I was in my fourteenth year of my job as a commercial property assessment official and was feeling stable. Michael was still an owner of the campus music store Record Service. The business was engaged in fierce competition with interlopers who’d opened a store down the block. The music business, which had evolved from vinyl and 8 tracks to cassettes and ultimately CD’s, was soon to be faced with big box electronics stores who used CD’s as loss leaders to draw customers to their more expensive products. Michael, a political science major who loved music, was working like mad tokeep the store profitable. In addition, being a city council member made him a very busyguy. Every now and then, we’d slow down enough to realize that our lives had morphed dramatically into full-blown adulthood at what felt like a breakneck pace. Time seemedto move faster, far different from those days when changes felt like they took forever.
In May of 1992, my friend Joanne, who was also my boss and one of the most generous people I’ve ever known, gave me the gift of allowing me to guide her on the Civil War trip of my dreams. She wanted to replace the disastrous event of the previous year when my mom’s unconscious risk-taking had spoiled that part of our trip. I’d planned on taking her to Williamsburg, Virginia, on her bucket list for years, adding the Civil War ending as a little treat for myself. I’m one of those people obsessed with trying to understand that bloody four year nightmare. That trip ended abruptly after mom impulsively overused her fragile knee, causing us to head home before I got my part of the excursion in the books. So here we were, a scant year later, Joanne and me, off for a week’s jaunt through the battlefields and historic cities of Virginia.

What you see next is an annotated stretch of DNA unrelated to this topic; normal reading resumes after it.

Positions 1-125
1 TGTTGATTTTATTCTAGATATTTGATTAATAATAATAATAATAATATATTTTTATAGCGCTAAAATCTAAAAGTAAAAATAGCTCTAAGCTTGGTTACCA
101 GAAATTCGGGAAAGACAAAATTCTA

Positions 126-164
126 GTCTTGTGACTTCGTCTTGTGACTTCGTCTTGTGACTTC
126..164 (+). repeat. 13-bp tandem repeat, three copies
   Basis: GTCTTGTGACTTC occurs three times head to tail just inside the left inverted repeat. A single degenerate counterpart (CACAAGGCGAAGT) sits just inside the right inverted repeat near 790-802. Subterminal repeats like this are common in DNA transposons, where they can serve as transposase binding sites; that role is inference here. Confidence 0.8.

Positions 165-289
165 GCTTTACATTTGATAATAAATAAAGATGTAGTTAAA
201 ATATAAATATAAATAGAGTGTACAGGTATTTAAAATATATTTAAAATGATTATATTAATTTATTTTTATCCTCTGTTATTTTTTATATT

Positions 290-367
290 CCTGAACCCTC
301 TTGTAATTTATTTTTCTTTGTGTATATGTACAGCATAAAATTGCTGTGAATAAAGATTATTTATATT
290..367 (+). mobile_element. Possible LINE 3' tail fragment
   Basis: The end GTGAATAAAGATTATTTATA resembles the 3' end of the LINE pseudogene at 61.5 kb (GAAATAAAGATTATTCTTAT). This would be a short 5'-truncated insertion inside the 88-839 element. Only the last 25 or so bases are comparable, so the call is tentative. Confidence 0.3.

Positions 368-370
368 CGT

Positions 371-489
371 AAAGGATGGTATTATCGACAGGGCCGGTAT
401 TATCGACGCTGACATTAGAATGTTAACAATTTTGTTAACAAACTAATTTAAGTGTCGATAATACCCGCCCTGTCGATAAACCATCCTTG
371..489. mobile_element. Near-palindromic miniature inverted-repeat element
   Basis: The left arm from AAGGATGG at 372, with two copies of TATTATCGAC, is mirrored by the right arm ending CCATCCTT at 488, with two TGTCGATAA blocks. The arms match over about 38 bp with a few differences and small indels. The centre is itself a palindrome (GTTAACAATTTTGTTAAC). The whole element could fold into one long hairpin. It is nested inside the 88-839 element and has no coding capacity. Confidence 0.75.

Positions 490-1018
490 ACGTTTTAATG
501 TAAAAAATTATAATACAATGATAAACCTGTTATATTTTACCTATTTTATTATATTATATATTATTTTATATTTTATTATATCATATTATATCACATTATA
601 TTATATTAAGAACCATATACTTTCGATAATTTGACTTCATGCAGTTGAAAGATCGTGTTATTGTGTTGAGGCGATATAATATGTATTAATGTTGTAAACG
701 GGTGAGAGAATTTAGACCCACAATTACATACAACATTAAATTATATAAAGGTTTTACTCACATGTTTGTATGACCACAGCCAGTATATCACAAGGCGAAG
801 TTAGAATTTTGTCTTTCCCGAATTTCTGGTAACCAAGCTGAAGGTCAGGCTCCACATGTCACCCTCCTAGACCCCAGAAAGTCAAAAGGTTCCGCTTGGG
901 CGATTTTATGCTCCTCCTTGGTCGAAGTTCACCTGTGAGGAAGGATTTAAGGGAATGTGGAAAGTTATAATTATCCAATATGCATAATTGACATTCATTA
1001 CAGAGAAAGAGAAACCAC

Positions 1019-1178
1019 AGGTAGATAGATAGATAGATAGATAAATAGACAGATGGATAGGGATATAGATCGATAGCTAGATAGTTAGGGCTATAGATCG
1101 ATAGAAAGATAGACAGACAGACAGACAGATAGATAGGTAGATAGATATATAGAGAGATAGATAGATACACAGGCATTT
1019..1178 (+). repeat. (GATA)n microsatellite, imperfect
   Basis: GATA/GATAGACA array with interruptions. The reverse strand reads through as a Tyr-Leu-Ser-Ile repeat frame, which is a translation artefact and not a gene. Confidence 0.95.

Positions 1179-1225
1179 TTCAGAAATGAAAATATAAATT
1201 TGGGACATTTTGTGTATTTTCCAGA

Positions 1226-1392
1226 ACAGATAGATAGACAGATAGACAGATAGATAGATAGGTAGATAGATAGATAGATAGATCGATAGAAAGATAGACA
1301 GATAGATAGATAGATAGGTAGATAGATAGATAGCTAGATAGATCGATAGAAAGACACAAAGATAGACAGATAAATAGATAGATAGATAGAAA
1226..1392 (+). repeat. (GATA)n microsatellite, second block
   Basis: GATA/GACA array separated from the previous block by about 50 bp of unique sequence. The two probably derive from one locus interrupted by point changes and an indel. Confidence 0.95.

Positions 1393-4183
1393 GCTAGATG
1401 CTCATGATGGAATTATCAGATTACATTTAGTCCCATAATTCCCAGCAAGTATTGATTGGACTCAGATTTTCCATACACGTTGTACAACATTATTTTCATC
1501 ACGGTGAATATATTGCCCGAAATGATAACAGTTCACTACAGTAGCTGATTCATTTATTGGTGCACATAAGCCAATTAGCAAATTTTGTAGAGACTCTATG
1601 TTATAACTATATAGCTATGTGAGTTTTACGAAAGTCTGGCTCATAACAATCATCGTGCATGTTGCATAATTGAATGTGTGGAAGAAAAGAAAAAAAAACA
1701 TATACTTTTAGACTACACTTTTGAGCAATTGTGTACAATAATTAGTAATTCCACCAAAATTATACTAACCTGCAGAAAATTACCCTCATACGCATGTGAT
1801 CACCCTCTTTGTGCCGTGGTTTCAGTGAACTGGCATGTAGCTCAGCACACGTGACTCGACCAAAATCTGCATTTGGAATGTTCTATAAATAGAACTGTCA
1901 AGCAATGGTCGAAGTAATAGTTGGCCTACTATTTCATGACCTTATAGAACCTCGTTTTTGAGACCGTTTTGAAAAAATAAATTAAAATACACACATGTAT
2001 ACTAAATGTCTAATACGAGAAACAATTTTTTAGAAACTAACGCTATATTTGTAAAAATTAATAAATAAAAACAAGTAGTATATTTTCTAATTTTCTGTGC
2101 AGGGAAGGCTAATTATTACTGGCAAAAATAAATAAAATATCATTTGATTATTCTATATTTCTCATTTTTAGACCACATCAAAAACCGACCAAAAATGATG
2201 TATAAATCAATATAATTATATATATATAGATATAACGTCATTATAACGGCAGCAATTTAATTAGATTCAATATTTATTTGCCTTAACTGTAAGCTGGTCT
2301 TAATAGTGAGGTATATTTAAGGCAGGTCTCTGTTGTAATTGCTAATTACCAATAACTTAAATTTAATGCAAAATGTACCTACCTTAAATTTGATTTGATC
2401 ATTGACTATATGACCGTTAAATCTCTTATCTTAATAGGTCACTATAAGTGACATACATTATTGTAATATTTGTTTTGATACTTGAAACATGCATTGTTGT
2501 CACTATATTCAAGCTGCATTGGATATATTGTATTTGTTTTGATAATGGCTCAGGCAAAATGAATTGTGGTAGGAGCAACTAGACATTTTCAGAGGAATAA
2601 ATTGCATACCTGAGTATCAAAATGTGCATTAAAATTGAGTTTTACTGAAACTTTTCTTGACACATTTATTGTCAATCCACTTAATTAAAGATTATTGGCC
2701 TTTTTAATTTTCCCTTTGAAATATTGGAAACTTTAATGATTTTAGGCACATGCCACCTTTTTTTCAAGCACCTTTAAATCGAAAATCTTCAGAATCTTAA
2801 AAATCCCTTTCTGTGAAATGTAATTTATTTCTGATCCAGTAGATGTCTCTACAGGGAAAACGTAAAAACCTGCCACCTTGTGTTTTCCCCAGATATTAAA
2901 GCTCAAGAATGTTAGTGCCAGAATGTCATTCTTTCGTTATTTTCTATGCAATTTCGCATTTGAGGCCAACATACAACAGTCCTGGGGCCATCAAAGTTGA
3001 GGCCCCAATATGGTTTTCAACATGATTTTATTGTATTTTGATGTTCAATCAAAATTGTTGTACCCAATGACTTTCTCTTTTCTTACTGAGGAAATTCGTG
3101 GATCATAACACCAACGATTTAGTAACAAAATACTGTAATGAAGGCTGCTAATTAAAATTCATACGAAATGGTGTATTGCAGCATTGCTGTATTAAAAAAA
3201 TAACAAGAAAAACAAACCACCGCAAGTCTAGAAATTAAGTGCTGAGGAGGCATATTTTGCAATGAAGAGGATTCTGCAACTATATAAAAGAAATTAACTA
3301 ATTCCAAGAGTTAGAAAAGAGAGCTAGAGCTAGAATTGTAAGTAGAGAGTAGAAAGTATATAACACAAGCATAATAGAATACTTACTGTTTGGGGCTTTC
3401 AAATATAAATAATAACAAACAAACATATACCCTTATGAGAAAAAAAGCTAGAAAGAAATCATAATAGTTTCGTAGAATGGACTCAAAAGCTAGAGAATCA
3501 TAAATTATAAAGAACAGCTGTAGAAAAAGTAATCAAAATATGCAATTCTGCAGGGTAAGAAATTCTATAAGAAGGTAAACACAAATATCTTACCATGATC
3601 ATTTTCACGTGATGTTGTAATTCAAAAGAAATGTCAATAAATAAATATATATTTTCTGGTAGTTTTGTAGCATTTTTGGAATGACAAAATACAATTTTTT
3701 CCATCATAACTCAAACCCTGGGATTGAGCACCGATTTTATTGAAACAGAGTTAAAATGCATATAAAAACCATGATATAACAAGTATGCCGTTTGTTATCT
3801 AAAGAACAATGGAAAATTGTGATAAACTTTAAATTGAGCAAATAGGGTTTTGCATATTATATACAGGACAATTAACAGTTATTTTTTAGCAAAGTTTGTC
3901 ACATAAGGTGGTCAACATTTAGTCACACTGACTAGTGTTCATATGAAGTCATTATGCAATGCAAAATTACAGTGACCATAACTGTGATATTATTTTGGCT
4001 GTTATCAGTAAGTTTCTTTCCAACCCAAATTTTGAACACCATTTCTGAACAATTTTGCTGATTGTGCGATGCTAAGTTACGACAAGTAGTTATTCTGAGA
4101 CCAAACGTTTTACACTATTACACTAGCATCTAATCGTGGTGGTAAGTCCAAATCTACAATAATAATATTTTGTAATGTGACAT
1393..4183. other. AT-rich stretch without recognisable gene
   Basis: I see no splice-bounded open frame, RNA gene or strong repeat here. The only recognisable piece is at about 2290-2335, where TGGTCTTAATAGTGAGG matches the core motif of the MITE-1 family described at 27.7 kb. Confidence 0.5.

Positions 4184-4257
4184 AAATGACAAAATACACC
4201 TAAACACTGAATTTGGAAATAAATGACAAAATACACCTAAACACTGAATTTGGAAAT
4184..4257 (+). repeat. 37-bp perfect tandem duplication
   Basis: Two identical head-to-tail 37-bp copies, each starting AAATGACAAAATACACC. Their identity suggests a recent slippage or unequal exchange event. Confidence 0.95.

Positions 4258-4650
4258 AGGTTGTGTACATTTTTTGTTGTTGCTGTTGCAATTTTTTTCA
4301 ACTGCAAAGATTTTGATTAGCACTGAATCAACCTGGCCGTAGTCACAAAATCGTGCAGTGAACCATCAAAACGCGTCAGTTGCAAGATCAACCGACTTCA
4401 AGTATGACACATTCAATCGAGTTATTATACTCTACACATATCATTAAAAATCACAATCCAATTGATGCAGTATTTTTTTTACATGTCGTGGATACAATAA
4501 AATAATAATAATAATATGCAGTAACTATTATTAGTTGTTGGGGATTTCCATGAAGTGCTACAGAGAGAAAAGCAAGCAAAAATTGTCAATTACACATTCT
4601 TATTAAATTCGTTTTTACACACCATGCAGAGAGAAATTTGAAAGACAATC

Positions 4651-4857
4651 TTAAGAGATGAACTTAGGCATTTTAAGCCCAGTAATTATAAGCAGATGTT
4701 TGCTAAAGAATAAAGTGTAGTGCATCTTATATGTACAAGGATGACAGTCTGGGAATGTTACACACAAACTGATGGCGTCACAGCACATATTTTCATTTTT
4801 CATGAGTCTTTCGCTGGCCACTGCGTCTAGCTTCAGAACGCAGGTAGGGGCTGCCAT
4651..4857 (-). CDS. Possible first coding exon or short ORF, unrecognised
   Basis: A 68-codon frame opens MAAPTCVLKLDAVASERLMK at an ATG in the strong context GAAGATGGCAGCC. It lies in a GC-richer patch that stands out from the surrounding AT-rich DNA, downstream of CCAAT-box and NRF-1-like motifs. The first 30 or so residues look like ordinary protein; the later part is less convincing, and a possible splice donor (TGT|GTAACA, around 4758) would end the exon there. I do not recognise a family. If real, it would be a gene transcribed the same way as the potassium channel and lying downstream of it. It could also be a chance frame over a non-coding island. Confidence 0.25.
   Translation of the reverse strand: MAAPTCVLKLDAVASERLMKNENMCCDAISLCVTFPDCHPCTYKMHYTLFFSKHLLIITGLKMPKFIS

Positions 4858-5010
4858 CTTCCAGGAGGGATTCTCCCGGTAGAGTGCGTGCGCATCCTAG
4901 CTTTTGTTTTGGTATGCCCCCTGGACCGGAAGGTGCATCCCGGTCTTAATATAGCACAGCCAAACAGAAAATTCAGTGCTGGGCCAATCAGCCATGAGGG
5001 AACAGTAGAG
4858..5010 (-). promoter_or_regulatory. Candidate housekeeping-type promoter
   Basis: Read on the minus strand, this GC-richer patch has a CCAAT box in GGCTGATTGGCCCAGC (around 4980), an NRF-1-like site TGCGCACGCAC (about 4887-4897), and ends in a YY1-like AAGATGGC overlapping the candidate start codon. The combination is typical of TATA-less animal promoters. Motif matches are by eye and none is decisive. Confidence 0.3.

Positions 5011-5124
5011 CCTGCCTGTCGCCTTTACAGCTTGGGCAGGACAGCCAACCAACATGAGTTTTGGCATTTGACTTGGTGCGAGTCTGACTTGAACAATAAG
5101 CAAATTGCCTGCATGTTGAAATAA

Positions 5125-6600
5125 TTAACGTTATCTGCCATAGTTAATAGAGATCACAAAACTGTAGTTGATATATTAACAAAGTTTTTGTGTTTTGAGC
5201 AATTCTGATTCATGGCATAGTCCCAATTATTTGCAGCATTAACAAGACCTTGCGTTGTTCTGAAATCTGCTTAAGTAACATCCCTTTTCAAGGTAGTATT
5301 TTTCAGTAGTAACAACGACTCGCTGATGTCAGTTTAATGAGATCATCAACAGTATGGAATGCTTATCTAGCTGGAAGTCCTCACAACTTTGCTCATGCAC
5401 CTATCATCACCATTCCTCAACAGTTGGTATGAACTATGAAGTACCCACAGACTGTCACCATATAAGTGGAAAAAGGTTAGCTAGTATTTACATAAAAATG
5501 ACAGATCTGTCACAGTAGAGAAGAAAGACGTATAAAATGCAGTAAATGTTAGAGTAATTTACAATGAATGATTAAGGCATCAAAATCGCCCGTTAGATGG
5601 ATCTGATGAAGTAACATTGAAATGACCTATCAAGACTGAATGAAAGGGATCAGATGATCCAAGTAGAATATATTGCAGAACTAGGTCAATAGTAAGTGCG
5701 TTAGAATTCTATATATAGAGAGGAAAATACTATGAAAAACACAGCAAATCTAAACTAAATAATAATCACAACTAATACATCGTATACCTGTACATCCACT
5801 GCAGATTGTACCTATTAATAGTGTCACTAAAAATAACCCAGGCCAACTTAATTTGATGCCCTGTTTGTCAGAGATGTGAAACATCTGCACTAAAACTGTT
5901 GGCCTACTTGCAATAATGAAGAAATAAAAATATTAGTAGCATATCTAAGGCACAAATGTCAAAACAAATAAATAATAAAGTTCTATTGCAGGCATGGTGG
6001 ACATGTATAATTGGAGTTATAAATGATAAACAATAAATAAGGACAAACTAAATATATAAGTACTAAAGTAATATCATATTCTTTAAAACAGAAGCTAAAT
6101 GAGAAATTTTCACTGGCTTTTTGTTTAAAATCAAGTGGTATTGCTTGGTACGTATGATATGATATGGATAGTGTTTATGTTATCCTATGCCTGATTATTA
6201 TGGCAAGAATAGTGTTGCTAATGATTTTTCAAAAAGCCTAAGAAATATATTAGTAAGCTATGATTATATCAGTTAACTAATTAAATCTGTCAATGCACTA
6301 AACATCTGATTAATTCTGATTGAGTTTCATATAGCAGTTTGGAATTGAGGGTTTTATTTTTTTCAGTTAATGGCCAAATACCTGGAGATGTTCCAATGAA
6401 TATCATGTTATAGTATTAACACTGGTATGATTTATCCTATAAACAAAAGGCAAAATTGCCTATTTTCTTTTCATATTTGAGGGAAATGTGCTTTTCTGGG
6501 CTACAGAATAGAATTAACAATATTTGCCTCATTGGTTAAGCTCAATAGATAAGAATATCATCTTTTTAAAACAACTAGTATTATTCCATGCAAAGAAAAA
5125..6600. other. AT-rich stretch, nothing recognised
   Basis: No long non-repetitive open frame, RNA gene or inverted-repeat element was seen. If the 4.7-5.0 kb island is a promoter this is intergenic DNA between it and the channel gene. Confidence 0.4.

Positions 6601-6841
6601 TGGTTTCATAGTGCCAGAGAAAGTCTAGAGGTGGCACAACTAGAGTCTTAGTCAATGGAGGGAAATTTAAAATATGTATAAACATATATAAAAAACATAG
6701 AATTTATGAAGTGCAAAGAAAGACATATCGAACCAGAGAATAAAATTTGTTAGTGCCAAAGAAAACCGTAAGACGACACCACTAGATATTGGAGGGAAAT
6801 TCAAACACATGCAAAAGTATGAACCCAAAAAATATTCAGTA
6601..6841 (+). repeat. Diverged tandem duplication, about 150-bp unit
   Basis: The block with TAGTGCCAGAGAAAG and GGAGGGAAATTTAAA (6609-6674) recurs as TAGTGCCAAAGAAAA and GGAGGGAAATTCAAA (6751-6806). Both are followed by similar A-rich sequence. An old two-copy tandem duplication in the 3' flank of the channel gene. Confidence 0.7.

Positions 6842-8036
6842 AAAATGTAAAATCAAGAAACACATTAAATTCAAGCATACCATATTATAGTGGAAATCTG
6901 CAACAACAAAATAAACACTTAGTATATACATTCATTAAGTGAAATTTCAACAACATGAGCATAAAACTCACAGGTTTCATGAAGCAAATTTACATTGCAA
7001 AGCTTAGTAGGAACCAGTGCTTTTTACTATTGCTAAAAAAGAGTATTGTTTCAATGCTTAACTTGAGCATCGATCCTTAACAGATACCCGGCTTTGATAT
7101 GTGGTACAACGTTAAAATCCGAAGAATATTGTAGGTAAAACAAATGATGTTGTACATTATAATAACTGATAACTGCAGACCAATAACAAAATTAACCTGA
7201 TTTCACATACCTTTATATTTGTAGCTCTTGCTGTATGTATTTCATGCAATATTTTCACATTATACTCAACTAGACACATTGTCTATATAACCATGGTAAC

We made it to Charlottesville and Monticello, Lexington, Fredericksburg and Chancellorsville. We saw the Wilderness with Cold Harbor, Richmond and Petersburg, the site of a dreadful siege. If there is such a thing as a history extravaganza, our road trip would make a classic brochure for that kind of adventure. An unforgettable experience and a testimony to the power of friendship.
Then it was back to regular life. School ended and suddenly we were in summer. The kids went to day camp. Michael and I gardened away, taking time out for concerts, barbecues and picnics. The kids rode their bikes and hung out with their neighborhood pals. We went to Chicago for a family reunion of Michael’s that was a rare event. That trip turned embarrassing and explosive. In the middle of the gathering, our blunt daughter asked her grandparents if they’d consider paying for her to attend an expensive basketball camp that was beyond our family budget. They told her that instead they’d pay for golf or tennis camp, which were the sports that “the best people play.”She promptly called them racists and forced their hand. A party to remember, indeed.